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  • Writer's pictureSheldan Perry

Getting An FHA Loan with A Non-Occupant Co-Borrower

Indeed, FHA (Federal Housing Administration) loans are known for their flexible qualification standards and low-down payment requirements, making them a popular choice for many first-time and repeat home buyers. These loans are designed to make homeownership more accessible, even for individuals with less-than-perfect credit. One way to enhance your eligibility for an FHA loan is by including a co-signer or non-occupant co-borrower in your application. Let's delve into the key guidelines for FHA non-occupant co-borrowers:

FHA Non-Occupant Co-Borrower Allowance: The FHA permits non-occupant co-borrowers to participate in the qualification process. This means that someone who won't be living in the home can co-sign or co-borrow to help the primary borrower meet the loan requirements.

Benefits of Co-Borrowers: Non-occupant co-borrowers can significantly benefit primary borrowers in several ways:

a. Income Boost: Adding a co-borrower allows you to include their income when assessing your ability to repay the mortgage. This can help you meet the income requirements more easily.

b. Debt-to-Income Ratio (DTI) Improvement: With the additional income from the co-borrower, your DTI ratio may improve, increasing your chances of loan approval.

c. Credit Enhancement: While the co-borrower's credit score won't directly improve your credit, their stronger credit profile can contribute positively to the loan application.

Responsibility of Co-Borrowers: It's crucial to understand that non-occupant co-borrowers share equal responsibility for the mortgage. Regardless of whether they reside in the home, they are legally and financially liable for the loan. If the primary borrower defaults, it can adversely affect the co-borrower's credit and financial standing.

FHA Guidelines for Non-Occupant Co-Borrowers:

a. Family Members Preferred: The FHA often favors family members as non-occupant co-borrowers. If your co-borrower is a relative, you may be eligible for a lower down payment.

b. Definition of Family Members: Family members, as defined by the FHA, can include children (including stepchildren, foster children, and adopted children), parents (including step and foster parents), siblings (including stepsiblings), grandparents (including step and foster grandparents), aunts, uncles, and in-laws (son, daughter, father, mother, brother, sister).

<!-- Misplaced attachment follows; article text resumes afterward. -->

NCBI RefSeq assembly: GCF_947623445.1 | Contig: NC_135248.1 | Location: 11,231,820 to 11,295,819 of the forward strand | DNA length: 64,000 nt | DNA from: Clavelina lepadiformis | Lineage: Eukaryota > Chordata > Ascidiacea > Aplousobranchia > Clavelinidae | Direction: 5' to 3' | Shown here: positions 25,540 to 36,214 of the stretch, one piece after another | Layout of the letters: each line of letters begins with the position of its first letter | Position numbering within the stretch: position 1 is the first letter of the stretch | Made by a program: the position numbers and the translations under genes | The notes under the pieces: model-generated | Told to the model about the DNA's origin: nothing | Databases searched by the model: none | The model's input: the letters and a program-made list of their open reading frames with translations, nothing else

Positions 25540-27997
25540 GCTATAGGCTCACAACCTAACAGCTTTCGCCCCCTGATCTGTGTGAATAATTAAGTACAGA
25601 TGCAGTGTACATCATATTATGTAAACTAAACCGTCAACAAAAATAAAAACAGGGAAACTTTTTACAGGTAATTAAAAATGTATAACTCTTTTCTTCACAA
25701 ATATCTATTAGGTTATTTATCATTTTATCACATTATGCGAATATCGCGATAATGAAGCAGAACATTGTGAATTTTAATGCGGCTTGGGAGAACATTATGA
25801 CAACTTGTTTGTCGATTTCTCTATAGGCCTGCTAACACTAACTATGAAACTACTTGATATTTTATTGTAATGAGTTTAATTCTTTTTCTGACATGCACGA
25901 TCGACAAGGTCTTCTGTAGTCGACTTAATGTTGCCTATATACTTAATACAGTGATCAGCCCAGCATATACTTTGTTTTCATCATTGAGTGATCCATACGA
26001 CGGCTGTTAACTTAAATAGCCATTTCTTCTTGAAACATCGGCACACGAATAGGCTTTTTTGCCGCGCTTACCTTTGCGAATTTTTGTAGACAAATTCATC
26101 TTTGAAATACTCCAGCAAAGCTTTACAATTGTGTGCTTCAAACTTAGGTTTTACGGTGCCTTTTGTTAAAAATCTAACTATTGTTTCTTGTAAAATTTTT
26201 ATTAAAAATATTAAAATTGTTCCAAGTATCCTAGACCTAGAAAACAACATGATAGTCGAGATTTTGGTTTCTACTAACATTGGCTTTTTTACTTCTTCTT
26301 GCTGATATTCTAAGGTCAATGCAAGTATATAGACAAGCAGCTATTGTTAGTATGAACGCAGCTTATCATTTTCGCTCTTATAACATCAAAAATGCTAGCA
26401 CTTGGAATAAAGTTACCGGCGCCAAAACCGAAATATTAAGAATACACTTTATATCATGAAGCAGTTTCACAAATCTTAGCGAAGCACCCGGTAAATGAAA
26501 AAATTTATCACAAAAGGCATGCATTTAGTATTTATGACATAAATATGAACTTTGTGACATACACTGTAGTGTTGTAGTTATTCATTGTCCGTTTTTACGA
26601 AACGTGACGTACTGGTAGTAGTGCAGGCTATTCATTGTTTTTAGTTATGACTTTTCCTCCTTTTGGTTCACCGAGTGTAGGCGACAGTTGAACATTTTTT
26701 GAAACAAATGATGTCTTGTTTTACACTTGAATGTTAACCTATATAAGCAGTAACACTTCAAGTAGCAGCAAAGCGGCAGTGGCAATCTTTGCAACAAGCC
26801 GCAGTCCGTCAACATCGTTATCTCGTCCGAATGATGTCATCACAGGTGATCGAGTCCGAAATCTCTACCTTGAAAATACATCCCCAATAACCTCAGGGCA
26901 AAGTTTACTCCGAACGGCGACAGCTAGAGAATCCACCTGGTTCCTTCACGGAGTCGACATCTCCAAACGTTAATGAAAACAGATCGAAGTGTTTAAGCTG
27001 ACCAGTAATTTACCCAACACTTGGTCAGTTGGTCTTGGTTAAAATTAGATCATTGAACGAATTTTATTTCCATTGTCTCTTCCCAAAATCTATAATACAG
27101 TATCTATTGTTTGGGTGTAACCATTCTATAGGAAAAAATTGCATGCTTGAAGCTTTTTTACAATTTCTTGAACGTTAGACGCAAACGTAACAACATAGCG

Down Payment Requirements:

a. Family Member Co-Borrower: If the non-occupant co-borrower is a family member, the typical minimum down payment is 3.5%.

b. Non-Relative Co-Borrower: If the co-borrower is not a family member, a higher down payment, often 25%, may be required.

FHA Loan Eligibility for Co-Borrowers:

a. Citizenship or Residency: Co-borrowers must either be U.S. citizens or have a primary residence in the United States.

b. Joint Responsibility: Co-borrowers must sign the mortgage note and share joint responsibility for repaying the loan.

Credit Score and DTI Requirements: FHA loans have minimum credit score requirements, with a median FICO® Score as low as 500 in some cases. However, many lenders may require both borrowers to have a minimum qualifying score, often around 580 or higher. DTI requirements vary based on credit score and other factors.

Co-Signer vs. Co-Borrower: In the context of FHA loans, there is no distinction between a co-signer and a co-borrower. Both individuals are equally responsible for the mortgage debt.

In conclusion, utilizing a non-occupant co-borrower can be a valuable strategy for improving your chances of qualifying for an FHA loan, especially if you have credit challenges or a high DTI. However, it's crucial to fully understand the responsibilities and requirements involved for both the primary borrower and the co-borrower. Additionally, consult with an FHA-approved lender to explore your specific eligibility and options. If you are interested in learning more please contact Sheldan Perry at 713-524-4242.

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